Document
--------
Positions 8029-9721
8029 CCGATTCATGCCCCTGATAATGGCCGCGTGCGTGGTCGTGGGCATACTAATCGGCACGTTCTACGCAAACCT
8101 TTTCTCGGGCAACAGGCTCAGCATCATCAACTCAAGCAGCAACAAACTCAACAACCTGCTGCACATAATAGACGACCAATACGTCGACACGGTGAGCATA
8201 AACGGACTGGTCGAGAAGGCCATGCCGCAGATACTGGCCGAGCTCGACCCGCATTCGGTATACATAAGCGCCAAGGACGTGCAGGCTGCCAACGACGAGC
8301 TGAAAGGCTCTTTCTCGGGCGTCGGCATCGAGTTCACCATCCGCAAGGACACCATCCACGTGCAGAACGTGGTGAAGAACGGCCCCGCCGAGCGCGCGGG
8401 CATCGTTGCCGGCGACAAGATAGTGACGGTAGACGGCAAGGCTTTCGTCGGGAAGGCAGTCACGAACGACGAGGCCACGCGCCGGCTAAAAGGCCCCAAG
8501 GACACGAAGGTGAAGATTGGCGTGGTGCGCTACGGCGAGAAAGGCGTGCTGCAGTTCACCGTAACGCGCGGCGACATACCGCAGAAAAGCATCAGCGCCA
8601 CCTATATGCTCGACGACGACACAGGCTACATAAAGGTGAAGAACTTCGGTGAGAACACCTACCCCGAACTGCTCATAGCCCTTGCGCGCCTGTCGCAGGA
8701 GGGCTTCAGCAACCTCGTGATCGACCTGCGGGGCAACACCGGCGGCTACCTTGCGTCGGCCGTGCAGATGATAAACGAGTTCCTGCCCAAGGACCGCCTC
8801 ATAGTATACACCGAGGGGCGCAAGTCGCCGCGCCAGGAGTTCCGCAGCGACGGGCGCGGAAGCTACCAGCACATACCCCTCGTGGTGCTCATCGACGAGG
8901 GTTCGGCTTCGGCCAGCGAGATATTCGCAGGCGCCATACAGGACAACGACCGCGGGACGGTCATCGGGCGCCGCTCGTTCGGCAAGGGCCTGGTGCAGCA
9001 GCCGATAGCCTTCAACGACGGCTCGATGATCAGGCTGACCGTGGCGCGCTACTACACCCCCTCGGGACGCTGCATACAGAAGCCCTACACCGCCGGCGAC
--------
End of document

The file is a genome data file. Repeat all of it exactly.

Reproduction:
Positions 8029-9721
8029 CCGATTCATGCCCCTGATAATGGCCGCGTGCGTGGTCGTGGGCATACTAATCGGCACGTTCTACGCAAACCT
8101 TTTCTCGGGCAACAGGCTCAGCATCATCAACTCAAGCAGCAACAAACTCAACAACCTGCTGCACATAATAGACGACCAATACGTCGACACGGTGAGCATA
8201 AACGGACTGGTCGAGAAGGCCATGCCGCAGATACTGGCCGAGCTCGACCCGCATTCGGTATACATAAGCGCCAAGGACGTGCAGGCTGCCAACGACGAGC
8301 TGAAAGGCTCTTTCTCGGGCGTCGGCATCGAGTTCACCATCCGCAAGGACACCATCCACGTGCAGAACGTGGTGAAGAACGGCCCCGCCGAGCGCGCGGG
8401 CATCGTTGCCGGCGACAAGATAGTGACGGTAGACGGCAAGGCTTTCGTCGGGAAGGCAGTCACGAACGACGAGGCCACGCGCCGGCTAAAAGGCCCCAAG
8501 GACACGAAGGTGAAGATTGGCGTGGTGCGCTACGGCGAGAAAGGCGTGCTGCAGTTCACCGTAACGCGCGGCGACATACCGCAGAAAAGCATCAGCGCCA
8601 CCTATATGCTCGACGACGACACAGGCTACATAAAGGTGAAGAACTTCGGTGAGAACACCTACCCCGAACTGCTCATAGCCCTTGCGCGCCTGTCGCAGGA
8701 GGGCTTCAGCAACCTCGTGATCGACCTGCGGGGCAACACCGGCGGCTACCTTGCGTCGGCCGTGCAGATGATAAACGAGTTCCTGCCCAAGGACCGCCTC
8801 ATAGTATACACCGAGGGGCGCAAGTCGCCGCGCCAGGAGTTCCGCAGCGACGGGCGCGGAAGCTACCAGCACATACCCCTCGTGGTGCTCATCGACGAGG
8901 GTTCGGCTTCGGCCAGCGAGATATTCGCAGGCGCCATACAGGACAACGACCGCGGGACGGTCATCGGGCGCCGCTCGTTCGGCAAGGGCCTGGTGCAGCA
9001 GCCGATAGCCTTCAACGACGGCTCGATGATCAGGCTGACCGTGGCGCGCTACTACACCCCCTCGGGACGCTGCATACAGAAGCCCTACACCGCCGGCGAC